I used to be one of those guys who had to ride all the time. I rode every month of the year, including ice racing. Nowadays I’m busy being husband and Daddy as well as having hobby overload. Besides, the roads right now are absolutely AWFUL. There’s still lots of sand and gravel out there, and the potholes & cracks are everywhere. Because of this I’m satisfied to wait before ramping up the riding season.

I don’t mean to imply that the city isn’t taking care of the roads to the best of their ability; after all, they’re only finishing up the aftermath of the flood fight…this after a record winter. The weather has subjected the roads in our area to abnormal stresses and it’s going to be a while before crews can give the roads the attention they require. Add to the fact that the problems are everywhere and you have a long, drawn out repair season.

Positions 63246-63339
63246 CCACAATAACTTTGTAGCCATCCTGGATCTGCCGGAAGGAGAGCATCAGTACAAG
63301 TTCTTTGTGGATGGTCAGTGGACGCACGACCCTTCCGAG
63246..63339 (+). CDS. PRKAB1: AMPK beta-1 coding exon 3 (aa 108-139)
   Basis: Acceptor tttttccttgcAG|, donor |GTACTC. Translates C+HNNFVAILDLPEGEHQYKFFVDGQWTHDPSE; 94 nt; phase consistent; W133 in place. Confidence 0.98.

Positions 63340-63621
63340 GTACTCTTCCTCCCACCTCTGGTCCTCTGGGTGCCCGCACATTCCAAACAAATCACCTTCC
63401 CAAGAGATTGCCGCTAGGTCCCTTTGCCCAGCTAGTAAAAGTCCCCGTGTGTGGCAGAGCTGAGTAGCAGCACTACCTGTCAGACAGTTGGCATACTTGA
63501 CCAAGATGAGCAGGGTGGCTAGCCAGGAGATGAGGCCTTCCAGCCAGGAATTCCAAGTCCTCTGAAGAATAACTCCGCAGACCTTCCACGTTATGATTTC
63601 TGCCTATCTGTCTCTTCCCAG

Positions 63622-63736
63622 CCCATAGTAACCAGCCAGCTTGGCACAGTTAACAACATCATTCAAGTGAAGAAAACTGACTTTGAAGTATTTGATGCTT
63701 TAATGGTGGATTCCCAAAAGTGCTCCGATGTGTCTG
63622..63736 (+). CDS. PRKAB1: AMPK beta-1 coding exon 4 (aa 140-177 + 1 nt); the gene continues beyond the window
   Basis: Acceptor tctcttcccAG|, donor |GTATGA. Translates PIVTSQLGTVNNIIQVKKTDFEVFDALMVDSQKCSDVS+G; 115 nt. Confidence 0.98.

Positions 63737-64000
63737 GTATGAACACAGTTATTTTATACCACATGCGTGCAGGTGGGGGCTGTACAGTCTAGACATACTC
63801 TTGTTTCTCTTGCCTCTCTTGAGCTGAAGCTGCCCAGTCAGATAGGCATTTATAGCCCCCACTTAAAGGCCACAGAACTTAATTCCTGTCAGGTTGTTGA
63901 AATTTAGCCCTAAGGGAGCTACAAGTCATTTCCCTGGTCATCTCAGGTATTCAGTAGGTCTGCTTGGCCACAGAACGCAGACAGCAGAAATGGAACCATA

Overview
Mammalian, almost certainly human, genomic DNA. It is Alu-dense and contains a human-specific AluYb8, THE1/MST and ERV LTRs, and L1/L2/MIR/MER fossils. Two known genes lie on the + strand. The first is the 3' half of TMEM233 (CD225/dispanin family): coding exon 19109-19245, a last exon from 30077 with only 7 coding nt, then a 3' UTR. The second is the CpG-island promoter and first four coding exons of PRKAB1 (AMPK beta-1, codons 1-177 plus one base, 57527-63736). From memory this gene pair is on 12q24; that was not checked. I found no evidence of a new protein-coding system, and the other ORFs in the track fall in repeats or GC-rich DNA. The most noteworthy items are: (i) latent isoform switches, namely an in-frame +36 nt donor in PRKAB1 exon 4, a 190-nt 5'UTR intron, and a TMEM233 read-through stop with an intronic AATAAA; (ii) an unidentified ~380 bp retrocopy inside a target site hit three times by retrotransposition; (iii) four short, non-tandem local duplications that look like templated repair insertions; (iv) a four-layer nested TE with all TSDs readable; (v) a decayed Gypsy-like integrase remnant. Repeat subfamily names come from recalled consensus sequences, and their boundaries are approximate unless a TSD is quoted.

I have seen a lot of motorcycles out, especially young guys on the sportbikes. I understand the itch to ride ’em. This seasoned sportbiker, however, has put in enough years as a gung-ho kid to know when it’s time to hold off a bit to avoid bending wheels or sandblasting the bottom of the bike. I’ll be out with my dirt bikes or my camera for a while instead.

The last car to cross the old Liberty Memorial Bridge was a motorcycle